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At 15:30 24/07/2006, Bullard, Claude L \(Len\) wrote:
>It is work that is already in progress.
>I may be missing the point here, but reading the
>CLAX thread is déjà vu all over again.
Of course it is! We covered much of this in
1998. The new things are increased frustration
and possibility that with current technology and
mindset we might actually put it to rest
> I generally agree that XML plumbing needs to
> be outside of the browser as services,
Yes, so do I.
>but domain-specific clients are needed only if
>one can't create semantics inside the rendering
>language or as server-side class libraries.
The vision is of a generic client onto which
domain specific facilities can be installed.
> I'll relax and watch, but I suspect this will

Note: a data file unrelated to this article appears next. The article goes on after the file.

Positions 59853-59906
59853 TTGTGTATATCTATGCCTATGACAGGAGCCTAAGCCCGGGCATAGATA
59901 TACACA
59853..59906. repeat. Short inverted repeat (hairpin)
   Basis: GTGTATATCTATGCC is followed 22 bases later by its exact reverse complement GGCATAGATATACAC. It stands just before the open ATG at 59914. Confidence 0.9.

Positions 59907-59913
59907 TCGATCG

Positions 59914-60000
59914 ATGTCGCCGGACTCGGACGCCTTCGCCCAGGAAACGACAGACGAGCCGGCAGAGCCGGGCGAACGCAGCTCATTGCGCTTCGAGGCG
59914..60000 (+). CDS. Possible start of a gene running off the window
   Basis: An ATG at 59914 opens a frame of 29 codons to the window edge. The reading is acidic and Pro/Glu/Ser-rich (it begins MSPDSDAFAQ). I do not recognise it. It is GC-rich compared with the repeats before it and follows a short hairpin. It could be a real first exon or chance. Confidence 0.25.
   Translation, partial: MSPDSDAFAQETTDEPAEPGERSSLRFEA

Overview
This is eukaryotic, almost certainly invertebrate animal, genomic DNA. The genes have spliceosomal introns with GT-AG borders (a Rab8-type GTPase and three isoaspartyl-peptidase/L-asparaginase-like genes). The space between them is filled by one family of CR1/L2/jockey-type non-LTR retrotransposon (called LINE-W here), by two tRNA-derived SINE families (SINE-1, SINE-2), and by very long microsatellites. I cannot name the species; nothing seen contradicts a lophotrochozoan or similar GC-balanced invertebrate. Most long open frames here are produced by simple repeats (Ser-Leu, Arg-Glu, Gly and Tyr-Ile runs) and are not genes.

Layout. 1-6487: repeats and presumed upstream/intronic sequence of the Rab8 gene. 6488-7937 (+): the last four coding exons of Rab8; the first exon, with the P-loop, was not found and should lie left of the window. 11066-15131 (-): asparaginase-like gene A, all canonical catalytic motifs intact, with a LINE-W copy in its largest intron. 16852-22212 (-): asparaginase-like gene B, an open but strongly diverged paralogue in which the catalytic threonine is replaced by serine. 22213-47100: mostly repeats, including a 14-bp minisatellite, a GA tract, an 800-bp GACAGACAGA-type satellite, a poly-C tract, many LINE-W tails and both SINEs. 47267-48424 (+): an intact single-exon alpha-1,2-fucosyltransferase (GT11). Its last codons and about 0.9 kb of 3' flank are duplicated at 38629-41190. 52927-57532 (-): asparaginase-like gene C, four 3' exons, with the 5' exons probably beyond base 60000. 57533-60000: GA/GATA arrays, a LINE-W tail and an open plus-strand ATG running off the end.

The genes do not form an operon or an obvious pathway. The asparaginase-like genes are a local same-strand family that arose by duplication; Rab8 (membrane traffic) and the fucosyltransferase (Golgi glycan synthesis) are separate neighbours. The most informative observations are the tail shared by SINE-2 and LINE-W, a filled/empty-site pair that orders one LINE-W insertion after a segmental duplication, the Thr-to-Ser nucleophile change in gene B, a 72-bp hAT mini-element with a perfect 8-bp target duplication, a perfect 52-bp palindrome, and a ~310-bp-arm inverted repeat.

> eventually evolve into the "why isn't XML an
> object-oriented language"?" topic. That
> thread goes nowhere we haven't been before. It
> becomes yet-another-high-level-script for object services.
>What one wants is an XML application that is
>object-oriented. X3D is for the most
>part. Protos aren't a great way to do classes
>but combined with Java, it all works until the
>'Java not enabled' warning appears. Then it is
>back to the same old never goes away problem of bindings.
>A C# binding for X3D is a nice-to-get but that
>is a topic for a different list.
>From: Didier PH Martin [mailto:firstname.lastname@example.org]
>See slide 12. I realize you mean a "CML client" but this is a good idea too.
>Jee Len, you're right, a CML interpreter would
>be better to use web3d because most chemical
>compounds are definitively better viewed in 3D.
>So Peter a missing part for your tool is a 3D
>viewer. Sounds like web3d is a better candidate than SVG.
Thanks for the suggestion. I am sure that web3d
will have use here. But the viewer needs to have
a lot of chemical semantics. We already have that
in Jmol which performs as well as many
hardware-accelerated alternatives. Note that 2D
is complementary to 3D in chemistry - both are essential.
Unilever Centre for Molecular Sciences Informatics
University of Cambridge,
Lensfield Road, Cambridge CB2 1EW, UK